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tut2.m

Warning

This documentation is for an old version of Cantera. You can find docs for newer versions here.

# tut1.m¶

% Tutorial 1:  Getting started
%
%  Topics:
%    - creating a gas mixture
%    - setting the state
%    - cleaning up
%
help tut1

% Start MATLAB, and at the prompt type:

gas1 = GRI30

% If you have successfully installed the Cantera toolbox, you should
%see something like this:
%         temperature             300  K
%            pressure          101325  Pa
%             density        0.081889  kg/m^3
%    mean mol. weight         2.01588  amu
%
%                            1 kg            1 kmol
%                         -----------      ------------
%            enthalpy         26470.1        5.336e+04     J
%     internal energy    -1.21088e+06       -2.441e+06     J
%             entropy           64914        1.309e+05     J/K
%      Gibbs function    -1.94477e+07        -3.92e+07     J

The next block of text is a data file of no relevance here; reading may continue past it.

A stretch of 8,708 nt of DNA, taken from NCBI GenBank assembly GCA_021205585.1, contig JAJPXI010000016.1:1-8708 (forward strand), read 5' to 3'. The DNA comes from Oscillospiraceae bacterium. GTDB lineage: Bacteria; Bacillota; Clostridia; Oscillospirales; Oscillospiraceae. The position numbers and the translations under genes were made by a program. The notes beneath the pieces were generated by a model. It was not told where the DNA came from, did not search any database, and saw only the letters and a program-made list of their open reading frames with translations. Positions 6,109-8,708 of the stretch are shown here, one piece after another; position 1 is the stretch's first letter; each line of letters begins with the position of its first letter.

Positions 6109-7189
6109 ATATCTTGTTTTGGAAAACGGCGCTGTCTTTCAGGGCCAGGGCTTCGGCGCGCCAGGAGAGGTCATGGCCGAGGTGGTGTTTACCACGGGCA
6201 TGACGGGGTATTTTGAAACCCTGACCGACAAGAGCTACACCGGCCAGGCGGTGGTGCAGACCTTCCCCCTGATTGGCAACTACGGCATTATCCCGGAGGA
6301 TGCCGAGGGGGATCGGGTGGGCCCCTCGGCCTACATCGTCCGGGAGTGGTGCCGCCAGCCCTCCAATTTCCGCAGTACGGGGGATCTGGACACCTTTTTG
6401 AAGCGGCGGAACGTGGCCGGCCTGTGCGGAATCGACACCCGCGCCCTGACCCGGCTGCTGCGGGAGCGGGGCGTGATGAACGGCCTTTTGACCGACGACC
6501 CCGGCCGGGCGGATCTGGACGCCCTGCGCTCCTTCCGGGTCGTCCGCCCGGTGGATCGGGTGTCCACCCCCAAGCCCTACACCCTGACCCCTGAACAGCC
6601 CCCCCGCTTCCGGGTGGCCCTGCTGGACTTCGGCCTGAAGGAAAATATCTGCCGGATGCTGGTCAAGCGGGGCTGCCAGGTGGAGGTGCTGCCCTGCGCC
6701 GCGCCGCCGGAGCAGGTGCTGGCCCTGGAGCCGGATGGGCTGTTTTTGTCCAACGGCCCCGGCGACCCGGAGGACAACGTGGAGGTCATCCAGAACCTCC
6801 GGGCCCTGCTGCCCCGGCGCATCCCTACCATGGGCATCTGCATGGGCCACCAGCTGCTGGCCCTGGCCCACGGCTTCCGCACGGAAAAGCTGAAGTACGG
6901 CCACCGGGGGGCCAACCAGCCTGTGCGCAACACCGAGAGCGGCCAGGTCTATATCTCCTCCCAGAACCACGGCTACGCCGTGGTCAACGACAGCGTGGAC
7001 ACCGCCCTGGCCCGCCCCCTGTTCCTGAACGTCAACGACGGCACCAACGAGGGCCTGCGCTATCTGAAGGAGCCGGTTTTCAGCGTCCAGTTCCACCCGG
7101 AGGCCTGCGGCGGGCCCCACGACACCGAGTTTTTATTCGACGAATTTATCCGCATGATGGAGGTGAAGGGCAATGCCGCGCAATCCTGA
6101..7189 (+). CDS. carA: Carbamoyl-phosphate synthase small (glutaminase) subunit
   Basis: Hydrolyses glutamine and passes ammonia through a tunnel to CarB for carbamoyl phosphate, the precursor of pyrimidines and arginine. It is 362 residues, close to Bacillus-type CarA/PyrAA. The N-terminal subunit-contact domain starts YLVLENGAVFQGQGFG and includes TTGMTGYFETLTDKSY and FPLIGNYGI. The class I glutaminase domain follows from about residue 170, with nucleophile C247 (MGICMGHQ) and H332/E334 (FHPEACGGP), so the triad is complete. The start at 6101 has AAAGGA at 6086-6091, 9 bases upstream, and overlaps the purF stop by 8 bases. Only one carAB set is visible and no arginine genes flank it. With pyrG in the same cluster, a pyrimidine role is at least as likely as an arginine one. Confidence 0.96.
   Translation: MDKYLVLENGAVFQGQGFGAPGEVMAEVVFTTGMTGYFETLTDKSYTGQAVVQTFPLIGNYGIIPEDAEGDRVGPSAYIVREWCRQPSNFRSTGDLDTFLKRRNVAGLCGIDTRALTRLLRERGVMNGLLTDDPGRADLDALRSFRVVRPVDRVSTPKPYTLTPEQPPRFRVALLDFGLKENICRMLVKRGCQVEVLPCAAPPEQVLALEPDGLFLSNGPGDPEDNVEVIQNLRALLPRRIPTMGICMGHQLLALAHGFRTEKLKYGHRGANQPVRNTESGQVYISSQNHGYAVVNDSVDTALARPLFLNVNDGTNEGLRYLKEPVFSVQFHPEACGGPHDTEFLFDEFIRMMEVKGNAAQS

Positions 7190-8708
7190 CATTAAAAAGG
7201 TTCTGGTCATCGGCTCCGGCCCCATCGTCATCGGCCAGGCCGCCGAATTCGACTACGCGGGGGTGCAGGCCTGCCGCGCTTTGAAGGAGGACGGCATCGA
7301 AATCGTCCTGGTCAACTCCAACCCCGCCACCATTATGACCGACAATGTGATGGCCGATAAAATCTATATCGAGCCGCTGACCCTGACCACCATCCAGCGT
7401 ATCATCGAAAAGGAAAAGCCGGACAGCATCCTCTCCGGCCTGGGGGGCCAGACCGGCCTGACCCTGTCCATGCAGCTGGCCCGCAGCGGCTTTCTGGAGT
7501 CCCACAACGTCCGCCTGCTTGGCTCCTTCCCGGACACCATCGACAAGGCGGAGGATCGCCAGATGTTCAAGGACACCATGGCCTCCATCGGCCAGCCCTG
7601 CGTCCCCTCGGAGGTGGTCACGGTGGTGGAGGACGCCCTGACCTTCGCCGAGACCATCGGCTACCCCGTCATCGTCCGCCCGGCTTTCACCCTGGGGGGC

%   heat capacity c_p         14311.8        2.885e+04     J/K
%   heat capacity c_v         10187.3        2.054e+04     J/K
%
%                             X                 Y          Chem. Pot. / RT
%                       -------------     ------------     ------------
%                  H2              1                1         -15.7173
%       [  +52 minor]              0                0
%
% What you have just done is to create an object ("gas1") that
% implements GRI-Mech 3.0, the 53-species, 325-reaction natural gas
% combustion mechanism developed by Gregory P. Smith, David M. Golden,
% Michael Frenklach, Nigel W. Moriarty, Boris Eiteneer, Mikhail
% Goldenberg, C. Thomas Bowman, Ronald K. Hanson, Soonho Song, William
% C. Gardiner, Jr., Vitali V. Lissianski, and Zhiwei Qin. (See